Student or Learner
Bo has just got married.
1. Should we say congratulations or best wishes in person to her?
2. Is there any differences? Someone said we should say best wishes but not congratulations.
I was taught not to congratulate the bride. You may wish her well, or good luck, etc.
The implication being that congratulating the bride can be understood that she had difficulty finding a man and that she finally "won."
Indeed. Traditional ettiquette, which is rarely observed, is "best wishes" to the bride, and "congratulations" to the groom.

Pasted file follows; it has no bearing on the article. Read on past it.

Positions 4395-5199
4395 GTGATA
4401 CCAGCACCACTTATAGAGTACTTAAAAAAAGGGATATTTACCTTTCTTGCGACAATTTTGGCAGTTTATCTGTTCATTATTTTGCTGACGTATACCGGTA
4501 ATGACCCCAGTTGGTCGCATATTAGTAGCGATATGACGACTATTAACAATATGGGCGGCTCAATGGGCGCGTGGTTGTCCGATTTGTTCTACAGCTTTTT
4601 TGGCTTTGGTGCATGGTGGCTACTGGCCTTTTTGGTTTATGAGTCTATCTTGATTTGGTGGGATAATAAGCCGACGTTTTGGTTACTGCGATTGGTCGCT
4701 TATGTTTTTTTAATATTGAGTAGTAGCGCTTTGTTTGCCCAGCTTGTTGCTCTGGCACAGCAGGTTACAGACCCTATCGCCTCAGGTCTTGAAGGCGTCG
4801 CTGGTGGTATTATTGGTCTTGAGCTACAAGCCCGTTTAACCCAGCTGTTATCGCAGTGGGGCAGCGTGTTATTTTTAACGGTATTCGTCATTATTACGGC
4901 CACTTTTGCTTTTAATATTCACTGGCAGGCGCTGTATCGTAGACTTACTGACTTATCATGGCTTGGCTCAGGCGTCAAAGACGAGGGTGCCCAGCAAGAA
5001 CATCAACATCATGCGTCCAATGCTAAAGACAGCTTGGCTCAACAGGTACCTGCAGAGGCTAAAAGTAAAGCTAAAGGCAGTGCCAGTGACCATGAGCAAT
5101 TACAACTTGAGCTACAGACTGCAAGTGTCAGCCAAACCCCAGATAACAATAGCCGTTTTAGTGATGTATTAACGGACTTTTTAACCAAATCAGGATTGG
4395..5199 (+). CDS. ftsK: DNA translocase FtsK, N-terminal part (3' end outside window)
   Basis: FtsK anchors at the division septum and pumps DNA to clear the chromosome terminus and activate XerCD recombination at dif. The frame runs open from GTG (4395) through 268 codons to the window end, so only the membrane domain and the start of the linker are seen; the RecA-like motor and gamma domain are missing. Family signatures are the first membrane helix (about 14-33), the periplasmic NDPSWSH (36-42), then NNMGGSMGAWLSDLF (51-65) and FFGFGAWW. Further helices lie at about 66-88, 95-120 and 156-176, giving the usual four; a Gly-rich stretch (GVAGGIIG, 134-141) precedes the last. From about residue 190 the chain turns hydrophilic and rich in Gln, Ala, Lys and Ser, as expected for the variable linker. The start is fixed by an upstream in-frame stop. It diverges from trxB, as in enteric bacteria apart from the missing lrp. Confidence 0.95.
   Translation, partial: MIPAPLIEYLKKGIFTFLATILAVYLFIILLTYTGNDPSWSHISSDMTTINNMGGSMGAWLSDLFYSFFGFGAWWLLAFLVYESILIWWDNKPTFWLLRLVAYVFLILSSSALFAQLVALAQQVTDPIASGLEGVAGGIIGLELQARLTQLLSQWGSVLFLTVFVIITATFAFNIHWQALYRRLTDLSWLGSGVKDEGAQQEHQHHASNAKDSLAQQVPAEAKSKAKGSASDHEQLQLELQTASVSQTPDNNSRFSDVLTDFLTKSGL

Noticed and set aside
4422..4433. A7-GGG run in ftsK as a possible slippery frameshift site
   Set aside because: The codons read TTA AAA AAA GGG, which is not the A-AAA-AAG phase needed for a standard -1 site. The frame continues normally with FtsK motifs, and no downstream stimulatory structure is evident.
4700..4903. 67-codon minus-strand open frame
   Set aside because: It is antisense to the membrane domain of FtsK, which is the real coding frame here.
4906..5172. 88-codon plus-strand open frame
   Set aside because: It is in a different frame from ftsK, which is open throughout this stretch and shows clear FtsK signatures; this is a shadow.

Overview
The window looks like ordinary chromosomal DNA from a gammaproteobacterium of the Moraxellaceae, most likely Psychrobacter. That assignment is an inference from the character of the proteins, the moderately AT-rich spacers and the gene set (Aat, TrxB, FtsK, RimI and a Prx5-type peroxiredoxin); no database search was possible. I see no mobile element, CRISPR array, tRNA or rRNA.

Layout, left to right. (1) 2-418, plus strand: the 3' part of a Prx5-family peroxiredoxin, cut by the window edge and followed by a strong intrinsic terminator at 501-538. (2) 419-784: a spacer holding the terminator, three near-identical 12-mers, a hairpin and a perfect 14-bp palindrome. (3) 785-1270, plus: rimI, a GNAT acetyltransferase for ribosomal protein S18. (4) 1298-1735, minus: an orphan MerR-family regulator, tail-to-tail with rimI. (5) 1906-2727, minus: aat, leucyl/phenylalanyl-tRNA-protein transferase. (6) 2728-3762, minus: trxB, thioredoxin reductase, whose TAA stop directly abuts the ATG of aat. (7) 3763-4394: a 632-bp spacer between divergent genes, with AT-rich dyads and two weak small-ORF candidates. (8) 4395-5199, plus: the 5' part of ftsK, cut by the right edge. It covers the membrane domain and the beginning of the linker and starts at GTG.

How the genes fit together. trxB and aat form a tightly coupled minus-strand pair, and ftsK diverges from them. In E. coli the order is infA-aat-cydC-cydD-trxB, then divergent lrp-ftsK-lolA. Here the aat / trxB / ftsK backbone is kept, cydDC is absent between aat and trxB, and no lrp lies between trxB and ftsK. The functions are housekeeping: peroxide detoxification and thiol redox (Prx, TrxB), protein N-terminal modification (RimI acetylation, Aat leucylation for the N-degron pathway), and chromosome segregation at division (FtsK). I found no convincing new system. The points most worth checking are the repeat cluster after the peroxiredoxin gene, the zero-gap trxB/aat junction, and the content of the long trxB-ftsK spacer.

Miss Manner wrote a funny column on this once, and just as Dave said, you don't want the bride to think you are saying "Thank goodness you were finally able to land a man!"
Truth be told, I say "congratulations" without thinking of this very often.
I'm not a teacher, but I write for a living. Please don't ask me about 2nd conditionals, but I'm a safe bet for what reads well in (American) English.